The episode also makes clear that Johnny’s behavior is not just detrimental to others, it’s detrimental to himself. Not only does he lack productive and close relationships with others, but he also lacks anything resembling a relationship with himself

But just when it seems like Johnny may have to face the fact that his vapid, selfish existence has made life worse for everyone around him, he notices that the face imprint he made in the wet cement is gone as a result of the fact that he doesn’t exist. It’s a seemingly minor detail but for Johnny, a man who is almost entirely motivated by vanity, it is unacceptable to imagine that the “entire planet is being deprived of my pretty.” He decides that he wants to live again. And, upon his return to existence, he immediately begins screwing up everyone’s lives again. He does not notice and he does not care. He’s just happy he gets to show off his beautiful face to the world.

The entire episode is a merciless condemnation of not just Johnny, but of the distinctly male egotism and selfishness his character represents. Bravo is little more than a bumbling buffoon, but his entitlement and arrogance know no bounds. Despite clear evidence that he is doing nothing to better his life or the lives of those around him, he remains convinced his existence is invaluable. His is the ultimate life of privilege and his greatest privilege, the episode points out, is in never being forced to come to terms with his own failures. He is, after all, insulated by his own shortsightedness. Because he believes he lives up to a social ideal — handsome, womanizing, strong — he feels he has no other obligations.

And the true depths of how Johnny’s destructive ego has shaped his friends and family is never fully realized until it is removed from their lives. His mother is finally free of the burden of trying to raise someone who refuses to grow up and so she has time to find herself and discover her passion for international espionage. And as evidenced by Carl, Johnny’s selfishness does not just hold back the women in his life. With Johnny, Carl sees himself as a nerdy loser (this was before nerd culture went mainstream) who is lucky to have a “cool” friend like Johnny. But without Johnny, he is no longer plagued by constant belittlement that causes crippling self-doubt and so he has the confidence to become a beloved and successful inventor.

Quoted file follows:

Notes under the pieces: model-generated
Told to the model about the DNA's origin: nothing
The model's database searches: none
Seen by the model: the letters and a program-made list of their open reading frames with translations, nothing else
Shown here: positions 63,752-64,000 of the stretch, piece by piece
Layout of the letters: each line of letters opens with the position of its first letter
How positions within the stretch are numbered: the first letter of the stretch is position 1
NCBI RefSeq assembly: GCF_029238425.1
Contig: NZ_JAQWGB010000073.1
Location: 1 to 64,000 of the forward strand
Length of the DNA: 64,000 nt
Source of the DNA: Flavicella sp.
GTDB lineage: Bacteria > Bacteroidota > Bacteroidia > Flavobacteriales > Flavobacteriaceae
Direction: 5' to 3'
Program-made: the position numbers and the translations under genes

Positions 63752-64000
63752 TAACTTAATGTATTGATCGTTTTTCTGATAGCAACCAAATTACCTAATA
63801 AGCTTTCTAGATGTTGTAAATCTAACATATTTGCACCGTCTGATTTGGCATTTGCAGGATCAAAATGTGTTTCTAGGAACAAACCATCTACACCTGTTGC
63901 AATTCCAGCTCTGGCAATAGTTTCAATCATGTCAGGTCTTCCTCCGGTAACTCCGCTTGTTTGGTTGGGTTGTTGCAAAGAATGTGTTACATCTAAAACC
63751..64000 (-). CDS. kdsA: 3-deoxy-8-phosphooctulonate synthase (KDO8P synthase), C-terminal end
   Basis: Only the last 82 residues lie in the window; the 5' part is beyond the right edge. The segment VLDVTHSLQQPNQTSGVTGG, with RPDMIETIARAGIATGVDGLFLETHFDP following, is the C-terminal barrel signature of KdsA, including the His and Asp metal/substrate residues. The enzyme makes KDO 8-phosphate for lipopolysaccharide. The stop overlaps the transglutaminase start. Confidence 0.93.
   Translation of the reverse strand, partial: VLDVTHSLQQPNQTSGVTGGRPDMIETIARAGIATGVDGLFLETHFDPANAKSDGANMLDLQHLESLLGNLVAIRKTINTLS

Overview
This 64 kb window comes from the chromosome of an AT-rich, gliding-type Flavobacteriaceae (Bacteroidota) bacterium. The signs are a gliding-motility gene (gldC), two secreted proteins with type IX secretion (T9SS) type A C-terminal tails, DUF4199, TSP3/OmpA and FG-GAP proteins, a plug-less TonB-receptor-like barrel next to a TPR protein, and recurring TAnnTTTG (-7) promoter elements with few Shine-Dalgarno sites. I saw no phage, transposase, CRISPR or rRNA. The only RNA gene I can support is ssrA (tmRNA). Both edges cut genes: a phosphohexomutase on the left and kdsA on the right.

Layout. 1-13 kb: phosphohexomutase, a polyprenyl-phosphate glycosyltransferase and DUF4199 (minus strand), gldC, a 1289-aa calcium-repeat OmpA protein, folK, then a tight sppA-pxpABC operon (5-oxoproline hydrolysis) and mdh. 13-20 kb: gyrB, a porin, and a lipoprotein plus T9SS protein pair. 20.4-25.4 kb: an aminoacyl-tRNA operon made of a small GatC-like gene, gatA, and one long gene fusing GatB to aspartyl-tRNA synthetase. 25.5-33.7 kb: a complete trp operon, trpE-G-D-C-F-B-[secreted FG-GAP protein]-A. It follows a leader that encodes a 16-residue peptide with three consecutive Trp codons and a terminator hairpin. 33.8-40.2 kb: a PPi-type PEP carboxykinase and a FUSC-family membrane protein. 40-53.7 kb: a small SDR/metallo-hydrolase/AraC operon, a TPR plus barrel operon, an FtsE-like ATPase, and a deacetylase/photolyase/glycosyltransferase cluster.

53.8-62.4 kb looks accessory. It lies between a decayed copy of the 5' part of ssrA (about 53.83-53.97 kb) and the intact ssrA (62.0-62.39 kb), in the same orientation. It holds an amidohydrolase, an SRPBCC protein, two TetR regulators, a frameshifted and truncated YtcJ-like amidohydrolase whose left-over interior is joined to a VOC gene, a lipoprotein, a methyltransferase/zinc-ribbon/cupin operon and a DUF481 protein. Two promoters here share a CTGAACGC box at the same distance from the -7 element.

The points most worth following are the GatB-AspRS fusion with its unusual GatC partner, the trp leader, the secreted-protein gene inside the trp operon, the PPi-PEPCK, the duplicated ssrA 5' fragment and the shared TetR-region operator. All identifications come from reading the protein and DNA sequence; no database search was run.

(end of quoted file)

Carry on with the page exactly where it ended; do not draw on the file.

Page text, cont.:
The episode also makes clear that Johnny’s behavior is not just detrimental to others, it’s detrimental to himself. Not only does he lack productive and close relationships with others, but he also lacks anything resembling a relationship with himself. His “self-love” is entirely formed by what he thinks other people see. It’s something closer to self-lust. Again, Johnny Bravo creator Van Partible and episode writers Jed Spingarn and Gene Grillo call out the hazards of conforming to traditional, shallow notions of overt masculinity. Chief among those hazards is the inability to understand one’s place in society or change. Johnny’s arrested development is his curse. He’s stuck with Johnny, just like everybody else.

Johnny Bravo creator Van Partible and episode writers Jed Spingarn and Gene Grillo call out the hazards of conforming to traditional, shallow notions of overt masculinity. Chief among those hazards is the inability to understand one’s place in society

In the age of Rick Sanchez and BoJack Horseman, perhaps an animated examination of the fragile male ego does not seem that subversive but in 1999, this was a downright radical notion for a cartoon. And it’s an especially ambitious prospect when you remember that Johnny Bravo was not made for adults, it was made exclusively for kids. And more than any other television genre, animated kid’s shows often rely exclusively on framing characters as archetypes — and even stereotypes — to ensure the younger viewers are not confused or bored.

But while it’s nearly impossible to deny that Bravo is anything more than a typical meathead, Partible dug deeper to find the nuance in Bravo’s cartoonish lack of nuance. And by subverting the classic story of It’s a Wonderful Life, Partible was able to reveal just how hollow and fruitless Bravo’s existence really was thanks to his inability to escape the trappings of his own masculinity. ‘Johnny’s Guardian Angel’ was more than just a fun send-off of a classic Christmas tale, it was an innovative episode of that offered unsuspecting viewers a wholly original perspective on a hilariously unoriginal character. Not bad for a kid’s cartoon.